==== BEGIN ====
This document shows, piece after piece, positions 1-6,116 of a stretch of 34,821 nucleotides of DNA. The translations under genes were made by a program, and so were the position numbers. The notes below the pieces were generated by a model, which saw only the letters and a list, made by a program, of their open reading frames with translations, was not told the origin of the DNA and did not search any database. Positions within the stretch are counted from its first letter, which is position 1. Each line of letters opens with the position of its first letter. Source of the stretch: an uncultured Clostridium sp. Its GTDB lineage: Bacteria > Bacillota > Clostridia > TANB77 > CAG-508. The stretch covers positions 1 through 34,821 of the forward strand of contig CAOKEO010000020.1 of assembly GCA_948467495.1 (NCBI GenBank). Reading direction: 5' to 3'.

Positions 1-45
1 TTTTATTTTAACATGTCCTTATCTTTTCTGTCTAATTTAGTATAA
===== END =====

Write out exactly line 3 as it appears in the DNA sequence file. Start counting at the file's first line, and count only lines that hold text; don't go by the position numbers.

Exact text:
1 TTTTATTTTAACATGTCCTTATCTTTTCTGTCTAATTTAGTATAA